As you master the Triangle (Shutter Speed, ISO, & Aperture) You will find favorite start-up settings depending on your lens, the amount of light available, and environment. (what you want to keep in focus)


1. If there is a lot of light available (Maybe a studio where you have access to multiple lights) Then you will want to start with the best ISO your camera has available. (200 on my camera) Since you have plenty of light, set the shutter speed to as fast as possible so you don’t end-up with a shot-ruining blur when people move at the last second. Now you can set your aperture to be a small hole since you have a lot of light, or you can get creative and slow the shutter speed to accommodate for a larger hole (low fstop) to create beautiful bokeh rich portraits.

2. If you are inside walking around and limited light, then you will want to start with a high ISO sensitivity setting to pick up as much light as quickly as your little sensor can handle. Since your sensor still can’t pickup light as fast as the human eye, you will need a long shutter speed as well as a large hole to let as much light as possible through. (Low f-stop setting) In this setting, since you are walking around, you will want to experiment to find a short enough shutter speed that doesn’t blur images but long enough to take rich photos. Some DSLR’s will require a tripos to keep the camera still as well as a still environment at night. This scenario shows off the true nature of your camera. Once you understand how limited a sensor is, you will then be able to exploit its limitations in a creative way to create engaging unique master pieces with the click of a button.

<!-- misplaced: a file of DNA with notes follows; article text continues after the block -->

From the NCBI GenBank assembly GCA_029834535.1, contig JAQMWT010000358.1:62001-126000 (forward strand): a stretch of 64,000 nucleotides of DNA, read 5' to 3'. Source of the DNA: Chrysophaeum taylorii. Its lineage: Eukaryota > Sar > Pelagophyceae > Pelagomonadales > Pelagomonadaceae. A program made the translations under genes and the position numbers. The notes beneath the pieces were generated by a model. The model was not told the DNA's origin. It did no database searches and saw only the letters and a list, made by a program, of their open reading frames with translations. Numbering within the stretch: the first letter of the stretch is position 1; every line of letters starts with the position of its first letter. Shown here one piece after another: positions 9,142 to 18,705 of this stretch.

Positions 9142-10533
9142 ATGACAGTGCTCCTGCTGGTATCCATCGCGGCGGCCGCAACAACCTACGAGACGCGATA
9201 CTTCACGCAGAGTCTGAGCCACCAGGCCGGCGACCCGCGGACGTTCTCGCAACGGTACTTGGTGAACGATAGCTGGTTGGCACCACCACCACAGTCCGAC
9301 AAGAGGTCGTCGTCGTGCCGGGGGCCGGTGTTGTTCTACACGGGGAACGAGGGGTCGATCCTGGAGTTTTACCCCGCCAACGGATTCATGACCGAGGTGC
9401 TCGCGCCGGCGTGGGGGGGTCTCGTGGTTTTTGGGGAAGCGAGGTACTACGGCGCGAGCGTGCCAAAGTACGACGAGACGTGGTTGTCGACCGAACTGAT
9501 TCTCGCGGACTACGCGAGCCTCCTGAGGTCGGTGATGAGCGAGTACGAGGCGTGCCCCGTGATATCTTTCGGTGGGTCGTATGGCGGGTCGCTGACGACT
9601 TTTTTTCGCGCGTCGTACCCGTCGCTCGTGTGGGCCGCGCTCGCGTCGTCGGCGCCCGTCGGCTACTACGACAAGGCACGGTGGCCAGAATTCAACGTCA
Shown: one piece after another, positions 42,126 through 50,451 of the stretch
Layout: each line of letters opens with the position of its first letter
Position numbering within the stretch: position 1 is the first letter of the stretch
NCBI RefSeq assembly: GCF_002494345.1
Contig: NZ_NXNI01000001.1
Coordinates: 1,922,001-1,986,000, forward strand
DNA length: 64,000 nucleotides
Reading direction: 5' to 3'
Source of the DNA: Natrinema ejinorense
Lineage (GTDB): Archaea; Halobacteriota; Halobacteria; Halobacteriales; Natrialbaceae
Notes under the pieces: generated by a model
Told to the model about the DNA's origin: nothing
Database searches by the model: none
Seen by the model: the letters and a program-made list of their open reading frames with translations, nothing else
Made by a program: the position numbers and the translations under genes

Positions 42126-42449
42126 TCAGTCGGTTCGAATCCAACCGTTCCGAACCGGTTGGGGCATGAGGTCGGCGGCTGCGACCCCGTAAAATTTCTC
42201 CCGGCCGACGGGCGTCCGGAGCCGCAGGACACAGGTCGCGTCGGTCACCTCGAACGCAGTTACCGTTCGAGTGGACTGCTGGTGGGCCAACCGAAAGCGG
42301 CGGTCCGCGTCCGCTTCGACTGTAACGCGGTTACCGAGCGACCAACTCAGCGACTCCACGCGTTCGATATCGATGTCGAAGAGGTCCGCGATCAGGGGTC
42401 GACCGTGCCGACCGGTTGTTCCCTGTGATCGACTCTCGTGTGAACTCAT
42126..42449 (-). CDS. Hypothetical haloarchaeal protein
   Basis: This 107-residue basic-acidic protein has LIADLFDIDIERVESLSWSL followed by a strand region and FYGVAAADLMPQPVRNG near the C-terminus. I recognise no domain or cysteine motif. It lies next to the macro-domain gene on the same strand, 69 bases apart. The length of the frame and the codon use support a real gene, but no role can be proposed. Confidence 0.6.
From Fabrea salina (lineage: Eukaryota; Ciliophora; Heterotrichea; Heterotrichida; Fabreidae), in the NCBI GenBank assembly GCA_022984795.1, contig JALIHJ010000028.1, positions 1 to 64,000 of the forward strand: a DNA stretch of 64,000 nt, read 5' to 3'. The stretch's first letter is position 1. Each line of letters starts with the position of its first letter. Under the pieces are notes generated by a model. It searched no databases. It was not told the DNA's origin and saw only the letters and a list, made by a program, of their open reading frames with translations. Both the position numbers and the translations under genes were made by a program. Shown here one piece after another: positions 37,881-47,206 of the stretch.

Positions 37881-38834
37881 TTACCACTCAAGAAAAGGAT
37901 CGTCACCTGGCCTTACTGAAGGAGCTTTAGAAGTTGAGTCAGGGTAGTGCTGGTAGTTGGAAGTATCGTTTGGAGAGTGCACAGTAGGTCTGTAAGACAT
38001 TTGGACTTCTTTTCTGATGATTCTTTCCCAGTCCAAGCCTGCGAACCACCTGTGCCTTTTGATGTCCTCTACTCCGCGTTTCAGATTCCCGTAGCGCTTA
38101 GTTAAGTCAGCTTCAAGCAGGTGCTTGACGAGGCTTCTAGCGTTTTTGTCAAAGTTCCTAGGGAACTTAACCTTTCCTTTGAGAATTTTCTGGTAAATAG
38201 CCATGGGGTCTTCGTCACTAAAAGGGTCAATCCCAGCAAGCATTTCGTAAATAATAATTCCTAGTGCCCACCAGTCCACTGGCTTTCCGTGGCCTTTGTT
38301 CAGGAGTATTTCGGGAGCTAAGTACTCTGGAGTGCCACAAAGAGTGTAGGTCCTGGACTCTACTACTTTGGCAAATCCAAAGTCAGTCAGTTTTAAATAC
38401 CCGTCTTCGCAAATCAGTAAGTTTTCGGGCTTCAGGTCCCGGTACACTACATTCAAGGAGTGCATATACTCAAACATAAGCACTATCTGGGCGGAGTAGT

Aperture or f-stop is a decision you will need to make before the shot but do not be afraid to experiment. In most scenarios you might not even need Manual mode, but you need to know the triangle to be a successful photographer. If I am trying to control depth of field, (what is and isn’t in focus) I put my camera in Aperture Priority mode (Av on my camera)- and allow the camera regulate the shutter speed. If I am trying to stop any action or try to get creative with motion blur then I will use Shutter Priority Mode. (Tv on my camera)

Try to always remember that a camera is like you wearing sunglasses at night, it cant see much of anything the moment the sun shifts over the horizon. You might need to find creative ways to light up the main attraction of your photo.

TIP: Photography captures light from a single micro-moment. A true photographer will use the light available to him/her even if they have to reflect it, this is one of the biggest difference between a beginner and old soul. (Simple example: Someone offered to take a photo of you and your loved one at night in front of your favorite pizza place. You see a towering light post as the main source of light for the area so you immediately ask to move over 4 feet and shift direction slightly so the light is at a 45-55 or so degree angle to light up your faces in an otherwise seemingly dim environment.)